I currently do not identify as a Buddhist, although I take many of the teachings to heart and practice several insight or existential theories that naturally fit my personality and world-view.

I do not intend to try to do anything in particular in this forum. I have learned a lot over the years and would be happy to pass on some of what I know, but I can not offer any formal therapy. I can however, refer to many compassionate and kind therapists out there who specialize in cult recovery to those who might need it.

Mostly I am here for myself! I find this forum to be essential to my own healing process. There are several stages to this recovery thing, and I'm finally at the stage where I can participate and look at the big picture.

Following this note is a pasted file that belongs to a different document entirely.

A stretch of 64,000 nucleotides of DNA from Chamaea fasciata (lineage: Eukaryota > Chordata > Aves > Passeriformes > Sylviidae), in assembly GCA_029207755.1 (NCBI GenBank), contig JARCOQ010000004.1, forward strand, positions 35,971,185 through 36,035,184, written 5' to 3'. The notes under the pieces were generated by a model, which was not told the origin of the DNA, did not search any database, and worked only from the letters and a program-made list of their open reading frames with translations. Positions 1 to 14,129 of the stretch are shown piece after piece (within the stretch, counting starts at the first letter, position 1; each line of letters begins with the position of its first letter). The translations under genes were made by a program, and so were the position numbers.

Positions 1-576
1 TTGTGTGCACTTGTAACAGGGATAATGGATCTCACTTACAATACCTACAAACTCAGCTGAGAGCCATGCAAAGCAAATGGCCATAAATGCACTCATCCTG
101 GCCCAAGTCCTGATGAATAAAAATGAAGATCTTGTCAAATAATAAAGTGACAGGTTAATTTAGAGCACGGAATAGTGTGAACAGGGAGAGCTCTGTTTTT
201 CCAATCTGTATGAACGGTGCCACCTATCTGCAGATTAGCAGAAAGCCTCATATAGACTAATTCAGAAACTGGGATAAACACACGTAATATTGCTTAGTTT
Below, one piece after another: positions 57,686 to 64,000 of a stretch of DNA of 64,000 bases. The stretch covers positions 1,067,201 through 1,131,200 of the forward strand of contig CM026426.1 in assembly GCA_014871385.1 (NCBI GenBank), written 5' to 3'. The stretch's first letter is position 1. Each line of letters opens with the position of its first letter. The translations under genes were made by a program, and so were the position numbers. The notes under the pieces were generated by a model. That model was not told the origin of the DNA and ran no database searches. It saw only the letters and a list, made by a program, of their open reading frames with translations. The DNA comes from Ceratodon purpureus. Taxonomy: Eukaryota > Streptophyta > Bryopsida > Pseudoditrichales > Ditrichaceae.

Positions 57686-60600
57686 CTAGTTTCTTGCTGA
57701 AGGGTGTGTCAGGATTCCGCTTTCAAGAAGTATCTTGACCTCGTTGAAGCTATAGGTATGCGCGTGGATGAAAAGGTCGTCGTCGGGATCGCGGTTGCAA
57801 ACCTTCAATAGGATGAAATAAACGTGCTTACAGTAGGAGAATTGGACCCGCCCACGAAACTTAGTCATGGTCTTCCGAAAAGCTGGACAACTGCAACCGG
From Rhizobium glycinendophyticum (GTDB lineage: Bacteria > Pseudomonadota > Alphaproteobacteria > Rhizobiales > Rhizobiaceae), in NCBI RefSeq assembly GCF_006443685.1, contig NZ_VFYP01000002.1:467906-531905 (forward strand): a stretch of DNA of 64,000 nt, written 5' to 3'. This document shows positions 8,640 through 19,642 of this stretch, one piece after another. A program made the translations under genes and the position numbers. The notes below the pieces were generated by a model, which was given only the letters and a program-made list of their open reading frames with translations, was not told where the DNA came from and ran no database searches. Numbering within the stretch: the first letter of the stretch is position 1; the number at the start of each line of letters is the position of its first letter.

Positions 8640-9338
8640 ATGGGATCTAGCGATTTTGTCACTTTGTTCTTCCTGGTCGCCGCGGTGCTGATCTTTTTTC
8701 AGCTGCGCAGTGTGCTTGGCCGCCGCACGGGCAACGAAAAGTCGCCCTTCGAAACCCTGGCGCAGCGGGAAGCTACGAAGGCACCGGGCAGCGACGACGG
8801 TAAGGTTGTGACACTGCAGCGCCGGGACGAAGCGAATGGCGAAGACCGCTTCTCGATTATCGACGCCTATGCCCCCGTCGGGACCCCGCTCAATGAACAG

One more thing...I am very grateful for the few instances where I did recieve the true teachings and true compassion and kindness. I will never forget those who were dear to me including RM Eko, RM Meido, RM Meian, and RM Hugh. Despite any harm, personal failings, or anything else I might have experienced, I did walk away with a profound gift. I forgive everyone who ever did me any harm and I would ask forgiveness to those people that I have harmed. May we all find peace.

Diana
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sugin

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PostSubject: Re: I'll start . . .   Wed Jun 16, 2010 1:31 am

Hello, I am Sugin and have been attending retreats at Shasta Abbey since 1999. It has been a meaningful and peaceful place for me for many years. The last retreat I attended was the first time I felt something unsettling and Rev. Eko's talk was not pure but rather petty.